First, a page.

FinTech Company Developed by an Oxford Saïd MBA Disrupts Banking in Brazil
Approximately 42 percent of Brazil’s population doesn’t have access to basic banking services. One of the main reasons behind this lack of access: violence. Violence disrupts capitalism, and for people living in favelas—low-income slums in Brazil—it keeps them from trusting in the country’s financial system and using a bank.
That’s what Vitor Kneipp, a 2017 MBA graduate from the University of Oxford’s Saïd Business School, and his co-owner, Alexander Albuquerque, are trying to change with their fintech company, Banco Maré. Banco Maré is a digital app that makes banking simple. Individuals can use the app to shop at local retail, pay bills, and get cash from 24-hour ATMs. The hope is to disrupt the current banking industry in Brazil by bringing banking access to areas where, typically, it’s not available.
“Banks cannot set up outlets in these areas [favelas], as the heightened risk of violent crime means they are unable to secure insurance,” Kneipp explained in a news release. “So residents must travel many miles to pay their bills. The journey can involve crossing territories of different criminal factions, which can be dangerous, not to mention costly in both time and money.”
In its first month, Banco Maré helped people pay their bills for what amounted to a total of about $20. Fourteen months later, they’re processing around $216,000 a month for 6,000 customers. It’s been a rapid expansion that has come at an opportune time for Brazil. According to Kneipp, the younger generations in the favelas now have access to more cash than their parents, so banking is starting to make sense, and it’s a habit they want to cultivate.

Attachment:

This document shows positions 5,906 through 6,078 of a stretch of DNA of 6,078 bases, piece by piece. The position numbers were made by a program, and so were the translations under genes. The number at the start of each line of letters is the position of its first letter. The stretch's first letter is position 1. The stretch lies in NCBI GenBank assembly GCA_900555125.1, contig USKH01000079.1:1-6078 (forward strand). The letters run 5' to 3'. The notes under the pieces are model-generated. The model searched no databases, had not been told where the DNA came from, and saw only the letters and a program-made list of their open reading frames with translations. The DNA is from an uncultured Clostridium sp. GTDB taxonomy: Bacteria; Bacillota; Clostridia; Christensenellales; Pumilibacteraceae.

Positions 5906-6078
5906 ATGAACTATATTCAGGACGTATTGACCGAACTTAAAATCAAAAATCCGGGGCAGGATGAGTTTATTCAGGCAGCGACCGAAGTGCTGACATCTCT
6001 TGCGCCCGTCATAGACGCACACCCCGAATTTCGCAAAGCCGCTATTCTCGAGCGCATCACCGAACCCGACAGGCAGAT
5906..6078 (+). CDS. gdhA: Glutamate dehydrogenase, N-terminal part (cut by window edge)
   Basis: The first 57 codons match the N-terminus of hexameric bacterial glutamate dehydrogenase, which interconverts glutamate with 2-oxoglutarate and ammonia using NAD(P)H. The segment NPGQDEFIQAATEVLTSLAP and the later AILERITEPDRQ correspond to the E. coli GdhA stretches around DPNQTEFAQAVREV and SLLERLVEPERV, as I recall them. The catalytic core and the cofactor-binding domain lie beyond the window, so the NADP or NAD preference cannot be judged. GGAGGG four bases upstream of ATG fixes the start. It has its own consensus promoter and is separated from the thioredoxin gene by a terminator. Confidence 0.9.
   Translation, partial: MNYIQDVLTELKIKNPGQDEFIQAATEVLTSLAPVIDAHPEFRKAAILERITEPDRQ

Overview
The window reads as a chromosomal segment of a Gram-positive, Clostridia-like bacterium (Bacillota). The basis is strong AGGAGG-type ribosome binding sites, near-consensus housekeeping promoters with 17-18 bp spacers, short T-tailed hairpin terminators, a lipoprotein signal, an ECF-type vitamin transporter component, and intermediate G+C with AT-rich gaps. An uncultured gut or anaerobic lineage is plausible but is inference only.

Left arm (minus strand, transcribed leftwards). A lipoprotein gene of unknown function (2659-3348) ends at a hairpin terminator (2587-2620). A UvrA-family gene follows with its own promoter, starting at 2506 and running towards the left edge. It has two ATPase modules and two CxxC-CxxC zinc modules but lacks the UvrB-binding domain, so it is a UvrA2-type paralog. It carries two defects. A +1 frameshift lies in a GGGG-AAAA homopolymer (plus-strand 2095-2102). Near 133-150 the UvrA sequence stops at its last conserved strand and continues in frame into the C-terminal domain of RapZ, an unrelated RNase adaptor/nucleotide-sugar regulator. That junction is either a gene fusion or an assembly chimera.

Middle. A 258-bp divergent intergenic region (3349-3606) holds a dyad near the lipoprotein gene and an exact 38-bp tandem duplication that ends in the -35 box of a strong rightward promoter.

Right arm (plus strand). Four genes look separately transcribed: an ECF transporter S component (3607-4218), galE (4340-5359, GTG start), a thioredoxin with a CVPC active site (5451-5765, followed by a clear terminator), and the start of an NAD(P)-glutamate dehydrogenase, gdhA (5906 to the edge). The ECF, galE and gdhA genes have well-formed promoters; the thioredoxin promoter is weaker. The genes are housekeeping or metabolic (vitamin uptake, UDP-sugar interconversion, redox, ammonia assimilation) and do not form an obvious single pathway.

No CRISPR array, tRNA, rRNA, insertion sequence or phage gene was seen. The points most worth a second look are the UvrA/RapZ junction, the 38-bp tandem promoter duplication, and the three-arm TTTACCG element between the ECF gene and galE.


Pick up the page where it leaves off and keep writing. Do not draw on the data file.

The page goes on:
“There is an increasing amount of cash in the favelas,” said Kneipp. “However, it is the habit of saving, and of interacting with the financial system, that we are trying to introduce.”
It hasn’t been an easy process. Kneipp admits that most individuals in favelas put their faith in people they know, so banking via an app can be a difficult concept to embrace. It can be especially difficult to develop trust. “We are getting around this problem by staffing our agencies with local people, whom the other residents can recognize. The staff encourage customers to migrate from making payments in agencies, to using the app, which allows the agencies to focus their attention on bringing in new customers,” explained Kneipp.
The end goal for Banco Maré is to bring banking to all of Brazil’s forgotten and low-income communities. Currently, they are seeking Series A funding to grow their operation and to take their work beyond the borders of Brazil. “There are 55 million people who could benefit from our services in Brazil, 200 million only in Latin America. Across the planet, this number becomes 2 billion,” Kneipp said.